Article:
Cowen: 2Q22 Shipper Surveys Say …

Written by Jason Seidl, Matt Elkott and Elliot Alper, TD Cowen
According to the Cowen and Company Rail Equipment Survey for 2Q22, it appears that hoppers and gondolas saw demand improvement relative to 1Q22. Containers and centerbeams declined relative to 1Q22.

According to the Cowen and Company Rail Equipment Survey for 2Q22, it appears that hoppers and gondolas saw demand improvement relative to 1Q22. Containers and centerbeams declined relative to 1Q22.

According to Cowen and Company’s recently conducted second-quarter 2022 Rail Equipment and Rail Shipper Surveys, the outlook for railcar orders is positive, and rail shipping rates will continue to increase. Details follow, plus insights on the Class I railroads, ahead of earnings.

The order outlook by the shipper sub-group of railcar buyers increased in the second quarter. This is likely driven by signs of steel prices easing and continued tightening in the industry fleet, partly offset by interest rate hikes and economic uncertainty. We still expect a strong production up-cycle, although the cadence is a function of macro variables.

Expected rail price increases were 4.6% in the second quarter, down 40 bps sequentially, but above our survey’s five-year average. Business growth and economic outlook stepped down again this quarter, with nearly 90% of shippers expecting a recession. Some 58% of shippers responded that rail service is impacting their transportation decisions.

What the Rail Equipment Survey Results Tell Us

(Photograph Courtesy of Greenbrier)

Shippers’ order expectations are higher than they were in our first-quarter 2022 survey. It appears we are finally at a point where the railcar industry fleet is tight enough, and pockets of shortages are consequential enough to drive higher manufacturing orders, despite a murky macro outlook, at least by shippers facing decreased availability of certain cars at the lessors. Steel, which is a key culprit behind the industry fleet tightening of the last two years, is showing signs of easing. This could reduce the cost of buying a newly manufactured railcar. On the flip side, interest rates are higher, something that could cancel out the benefit of moderating steel. While we expect spot lease rates to continue their seven-quarter run of sequential quarterly improvements well into 2023, if steel prices ease materially, and the easing appears sustainable, manufacturing orders could see notable increases, which could eventually cause the lease rate momentum to moderate sometime next year. All else equal, the survey results are an incremental positive for The Greenbrier Companies (GBX), FreightCar America (RAIL), and privately held manufacturer National Steel Car, and to a lesser extent Trinity Industries (TRN).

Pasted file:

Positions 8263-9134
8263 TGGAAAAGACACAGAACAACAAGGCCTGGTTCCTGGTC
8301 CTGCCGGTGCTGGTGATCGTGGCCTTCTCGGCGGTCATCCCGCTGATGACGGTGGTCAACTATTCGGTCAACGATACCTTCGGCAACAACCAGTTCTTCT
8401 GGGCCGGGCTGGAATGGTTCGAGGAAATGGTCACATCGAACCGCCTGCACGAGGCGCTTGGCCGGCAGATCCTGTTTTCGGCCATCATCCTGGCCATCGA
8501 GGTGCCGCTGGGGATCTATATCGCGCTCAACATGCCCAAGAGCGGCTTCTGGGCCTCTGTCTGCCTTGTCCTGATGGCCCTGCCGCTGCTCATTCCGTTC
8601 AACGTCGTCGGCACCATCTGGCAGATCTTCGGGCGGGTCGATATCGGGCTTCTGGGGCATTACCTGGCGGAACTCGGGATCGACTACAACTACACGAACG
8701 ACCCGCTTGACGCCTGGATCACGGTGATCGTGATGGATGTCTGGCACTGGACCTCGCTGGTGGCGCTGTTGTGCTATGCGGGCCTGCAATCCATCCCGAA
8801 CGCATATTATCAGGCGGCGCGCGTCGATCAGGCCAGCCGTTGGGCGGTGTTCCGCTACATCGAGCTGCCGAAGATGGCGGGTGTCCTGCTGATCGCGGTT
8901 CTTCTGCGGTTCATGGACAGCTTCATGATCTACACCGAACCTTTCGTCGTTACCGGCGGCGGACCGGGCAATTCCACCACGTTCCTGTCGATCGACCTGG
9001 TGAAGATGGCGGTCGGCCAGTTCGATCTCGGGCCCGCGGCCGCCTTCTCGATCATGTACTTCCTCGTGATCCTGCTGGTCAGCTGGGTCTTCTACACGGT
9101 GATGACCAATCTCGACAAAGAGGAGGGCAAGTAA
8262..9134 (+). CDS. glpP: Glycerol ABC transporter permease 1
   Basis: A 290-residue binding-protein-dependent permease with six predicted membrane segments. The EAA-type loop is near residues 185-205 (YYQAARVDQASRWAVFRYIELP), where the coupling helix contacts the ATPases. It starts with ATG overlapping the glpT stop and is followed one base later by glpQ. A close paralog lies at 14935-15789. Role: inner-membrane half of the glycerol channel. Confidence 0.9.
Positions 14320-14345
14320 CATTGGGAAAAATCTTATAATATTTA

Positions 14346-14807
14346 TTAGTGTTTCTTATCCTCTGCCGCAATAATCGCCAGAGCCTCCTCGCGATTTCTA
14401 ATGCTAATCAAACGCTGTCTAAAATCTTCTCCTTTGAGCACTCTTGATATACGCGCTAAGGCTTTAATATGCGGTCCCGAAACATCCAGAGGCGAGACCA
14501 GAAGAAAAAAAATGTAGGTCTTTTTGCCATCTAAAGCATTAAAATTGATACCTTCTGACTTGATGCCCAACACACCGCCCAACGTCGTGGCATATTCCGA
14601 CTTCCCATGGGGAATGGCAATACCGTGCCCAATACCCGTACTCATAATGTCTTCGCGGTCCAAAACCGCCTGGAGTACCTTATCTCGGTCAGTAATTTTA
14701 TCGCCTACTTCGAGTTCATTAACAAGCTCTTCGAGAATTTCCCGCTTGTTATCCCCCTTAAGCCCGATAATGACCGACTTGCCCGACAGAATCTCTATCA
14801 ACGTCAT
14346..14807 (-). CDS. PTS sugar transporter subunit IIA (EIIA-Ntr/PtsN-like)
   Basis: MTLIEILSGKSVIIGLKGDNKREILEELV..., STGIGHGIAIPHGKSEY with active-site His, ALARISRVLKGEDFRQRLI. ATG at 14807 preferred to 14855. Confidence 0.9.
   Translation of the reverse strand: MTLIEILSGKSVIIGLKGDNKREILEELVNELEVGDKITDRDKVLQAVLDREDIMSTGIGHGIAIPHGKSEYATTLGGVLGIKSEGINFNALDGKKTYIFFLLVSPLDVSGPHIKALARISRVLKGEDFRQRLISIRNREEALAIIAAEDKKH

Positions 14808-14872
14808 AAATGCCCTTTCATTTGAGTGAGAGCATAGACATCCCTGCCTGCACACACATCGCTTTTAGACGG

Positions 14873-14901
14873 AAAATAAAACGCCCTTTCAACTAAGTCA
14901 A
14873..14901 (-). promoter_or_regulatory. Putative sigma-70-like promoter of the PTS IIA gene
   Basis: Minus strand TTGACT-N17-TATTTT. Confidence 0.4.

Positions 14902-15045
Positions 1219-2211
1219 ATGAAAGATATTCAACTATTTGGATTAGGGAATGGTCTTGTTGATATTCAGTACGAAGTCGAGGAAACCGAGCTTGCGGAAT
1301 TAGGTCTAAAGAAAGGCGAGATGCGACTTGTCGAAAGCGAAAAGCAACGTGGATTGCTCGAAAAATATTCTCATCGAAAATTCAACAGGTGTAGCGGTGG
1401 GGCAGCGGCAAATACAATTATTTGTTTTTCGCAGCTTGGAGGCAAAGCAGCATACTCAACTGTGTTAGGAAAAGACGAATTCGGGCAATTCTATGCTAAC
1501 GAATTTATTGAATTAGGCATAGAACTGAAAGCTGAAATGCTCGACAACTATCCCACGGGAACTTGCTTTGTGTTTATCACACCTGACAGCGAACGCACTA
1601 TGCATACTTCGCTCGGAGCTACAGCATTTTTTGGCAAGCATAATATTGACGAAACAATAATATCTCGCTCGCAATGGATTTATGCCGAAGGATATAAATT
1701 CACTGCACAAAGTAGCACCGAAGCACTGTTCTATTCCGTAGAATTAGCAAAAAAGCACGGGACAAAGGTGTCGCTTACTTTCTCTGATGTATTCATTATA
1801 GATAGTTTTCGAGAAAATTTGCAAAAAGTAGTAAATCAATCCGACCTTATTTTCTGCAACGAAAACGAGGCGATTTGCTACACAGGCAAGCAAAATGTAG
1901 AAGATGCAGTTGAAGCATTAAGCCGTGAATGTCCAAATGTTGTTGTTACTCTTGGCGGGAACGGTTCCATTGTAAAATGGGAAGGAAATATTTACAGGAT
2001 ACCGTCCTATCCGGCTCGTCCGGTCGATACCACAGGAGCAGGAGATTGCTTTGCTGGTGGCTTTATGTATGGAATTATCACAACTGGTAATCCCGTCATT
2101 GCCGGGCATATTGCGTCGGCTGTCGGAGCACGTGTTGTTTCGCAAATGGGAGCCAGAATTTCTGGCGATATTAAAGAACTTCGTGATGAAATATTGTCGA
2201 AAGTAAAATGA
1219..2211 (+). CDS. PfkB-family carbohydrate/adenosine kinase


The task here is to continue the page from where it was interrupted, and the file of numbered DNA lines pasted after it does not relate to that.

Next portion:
Survey Summary

When it comes to order activity, we consider four key metrics: (1) the percentage of “all participating shippers” who will or may order railcars; (2) the conviction level about ordering (the split between “yes” and “maybe”) within this “all participating shippers” group; (3) the percentage of “same shippers” who will or may order railcars; and (4) the conviction level about ordering (the split between “yes” and “maybe”) within this “same shippers” group. In our second-quarter 2022 survey, the first three metrics improved, while the fourth deteriorated.

Roughly 52% of all shippers surveyed said they will or may order railcars in the next 12 months, above the 47% in first-quarter 2022. About 49% now say they do not plan to order railcars, compared with 53% in our first-quarter survey. Within the 52% of total shippers who are contemplating orders in the next 12 months, 67% said “yes,” they plan to place orders, vs. 65% in the first quarter; and 33% said “maybe,” compared with 35% in 1Q22.